In politics, the ad industry can make or break campaigns, as well as the advertising budgets.
The cost of advertising can be very significant.
In the past decade, the number of political ads has more than doubled, with $1.4 billion spent on the 2013 election.
That is nearly double the $739 million spent in the 2004 election.
But the rise of social media has made it harder for politicians to hide the cost of their political ads, especially in rural and regional areas.
While the costs of political advertising are often hidden behind a barrage of text, images and sound effects, the cost to a small community like a small town can be significant.
“You may think it’s small, but in fact it can be a very big cost,” said John Cairns, director of the Centre for Research and Action on Public Spending.
“There is a real issue with public debate in rural Australia. “
In a small rural community, it can take a long time for the message to reach the rural communities that are in the inner-city, because it’s really hard for them to get their heads around what’s going on.”
“There is a real issue with public debate in rural Australia.
There’s a real need for a more transparent, more open public debate,” Cairn said.
“If there is no public debate, it will be a waste of money.”
For example, in the 2014 election, the Australian Electoral Commission published a survey which revealed that the median household income in rural parts of the country was $51,932, but that the average household income was $86,715 in the metropolitan areas.
“There’s a lot of uncertainty around the impact of these ads and the costs that can be incurred by them,” Cairs said.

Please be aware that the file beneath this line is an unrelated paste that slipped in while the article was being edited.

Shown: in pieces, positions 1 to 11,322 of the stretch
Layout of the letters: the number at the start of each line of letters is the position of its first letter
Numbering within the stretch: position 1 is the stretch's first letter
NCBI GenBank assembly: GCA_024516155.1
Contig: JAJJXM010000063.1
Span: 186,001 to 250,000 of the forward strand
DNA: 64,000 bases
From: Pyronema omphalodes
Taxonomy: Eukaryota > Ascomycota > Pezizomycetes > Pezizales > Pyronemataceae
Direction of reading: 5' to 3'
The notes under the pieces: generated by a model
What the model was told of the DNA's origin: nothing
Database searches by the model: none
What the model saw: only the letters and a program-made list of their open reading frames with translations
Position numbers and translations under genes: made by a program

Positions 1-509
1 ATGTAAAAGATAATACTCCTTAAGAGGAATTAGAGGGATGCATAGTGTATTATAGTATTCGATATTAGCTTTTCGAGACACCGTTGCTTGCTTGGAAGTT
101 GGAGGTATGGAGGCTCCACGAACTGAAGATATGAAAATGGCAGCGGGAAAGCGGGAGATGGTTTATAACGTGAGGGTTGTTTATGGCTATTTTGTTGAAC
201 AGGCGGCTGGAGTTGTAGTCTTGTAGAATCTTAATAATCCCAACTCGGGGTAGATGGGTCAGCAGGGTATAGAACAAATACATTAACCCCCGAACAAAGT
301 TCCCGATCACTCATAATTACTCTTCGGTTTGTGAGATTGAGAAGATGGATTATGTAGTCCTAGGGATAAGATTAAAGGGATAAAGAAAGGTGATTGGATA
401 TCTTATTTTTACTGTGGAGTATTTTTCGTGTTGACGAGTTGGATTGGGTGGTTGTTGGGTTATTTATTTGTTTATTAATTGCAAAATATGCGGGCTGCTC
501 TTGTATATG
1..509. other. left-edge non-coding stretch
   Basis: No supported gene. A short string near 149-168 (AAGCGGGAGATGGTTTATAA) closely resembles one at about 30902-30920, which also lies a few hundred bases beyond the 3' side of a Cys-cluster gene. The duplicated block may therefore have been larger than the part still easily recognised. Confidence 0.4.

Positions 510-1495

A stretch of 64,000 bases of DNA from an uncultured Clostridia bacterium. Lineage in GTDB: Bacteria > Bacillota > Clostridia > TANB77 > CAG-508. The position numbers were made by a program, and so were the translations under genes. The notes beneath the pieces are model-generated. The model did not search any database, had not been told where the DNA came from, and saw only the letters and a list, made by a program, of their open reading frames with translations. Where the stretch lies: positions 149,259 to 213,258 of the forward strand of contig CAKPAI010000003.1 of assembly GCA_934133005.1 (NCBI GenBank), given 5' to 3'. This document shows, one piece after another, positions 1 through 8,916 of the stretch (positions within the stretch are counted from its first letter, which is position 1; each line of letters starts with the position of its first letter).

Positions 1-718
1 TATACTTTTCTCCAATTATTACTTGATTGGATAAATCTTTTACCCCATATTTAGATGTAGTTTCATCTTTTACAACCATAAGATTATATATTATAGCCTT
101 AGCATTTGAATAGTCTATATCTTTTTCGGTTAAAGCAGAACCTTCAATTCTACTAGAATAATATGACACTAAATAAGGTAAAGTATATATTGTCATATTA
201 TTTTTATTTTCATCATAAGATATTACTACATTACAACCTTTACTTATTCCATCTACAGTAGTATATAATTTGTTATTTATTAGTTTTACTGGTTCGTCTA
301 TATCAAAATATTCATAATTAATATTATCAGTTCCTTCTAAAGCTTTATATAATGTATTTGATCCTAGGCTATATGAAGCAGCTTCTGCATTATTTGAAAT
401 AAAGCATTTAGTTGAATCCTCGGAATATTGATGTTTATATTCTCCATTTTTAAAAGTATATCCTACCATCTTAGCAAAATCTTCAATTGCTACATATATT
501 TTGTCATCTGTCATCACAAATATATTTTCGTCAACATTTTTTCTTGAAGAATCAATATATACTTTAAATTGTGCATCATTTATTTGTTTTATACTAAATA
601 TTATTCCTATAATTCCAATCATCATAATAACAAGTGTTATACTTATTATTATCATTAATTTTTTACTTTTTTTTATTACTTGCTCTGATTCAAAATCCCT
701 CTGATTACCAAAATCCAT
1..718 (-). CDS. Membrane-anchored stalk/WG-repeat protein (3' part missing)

A lack of transparency is a key issue in rural communities, as they are often ignored by political parties.
“That’s why we’ve launched a campaign to change that,” Caims said.
The campaign started in February this year, and has now seen its first major success, with the support of a national advocacy group.
The Rural Electorate’s National Action Plan will launch on March 2.
“The campaign will involve a series of billboards in rural areas across Western Australia.
They will be paid for by a small amount of local tax revenue, which will go to our Rural Electorates’ National Action Fund,” Rural Electors said in a statement.
“We are determined to show the importance of local politics and the importance that local people have of being involved in government.
We want to see these billboards to be seen by as many people as possible, in a way that respects the rural community’s needs and their rights.”
The billboards will be placed in rural towns, including the small towns of Braddon and South Melbourne, and will be manned by local volunteers.
“It will be the first campaign of its kind in Western Australian history,” Caired said.
He said the billboards were not funded by any political party.
“Our intention is to do this for as long as it takes,” he said.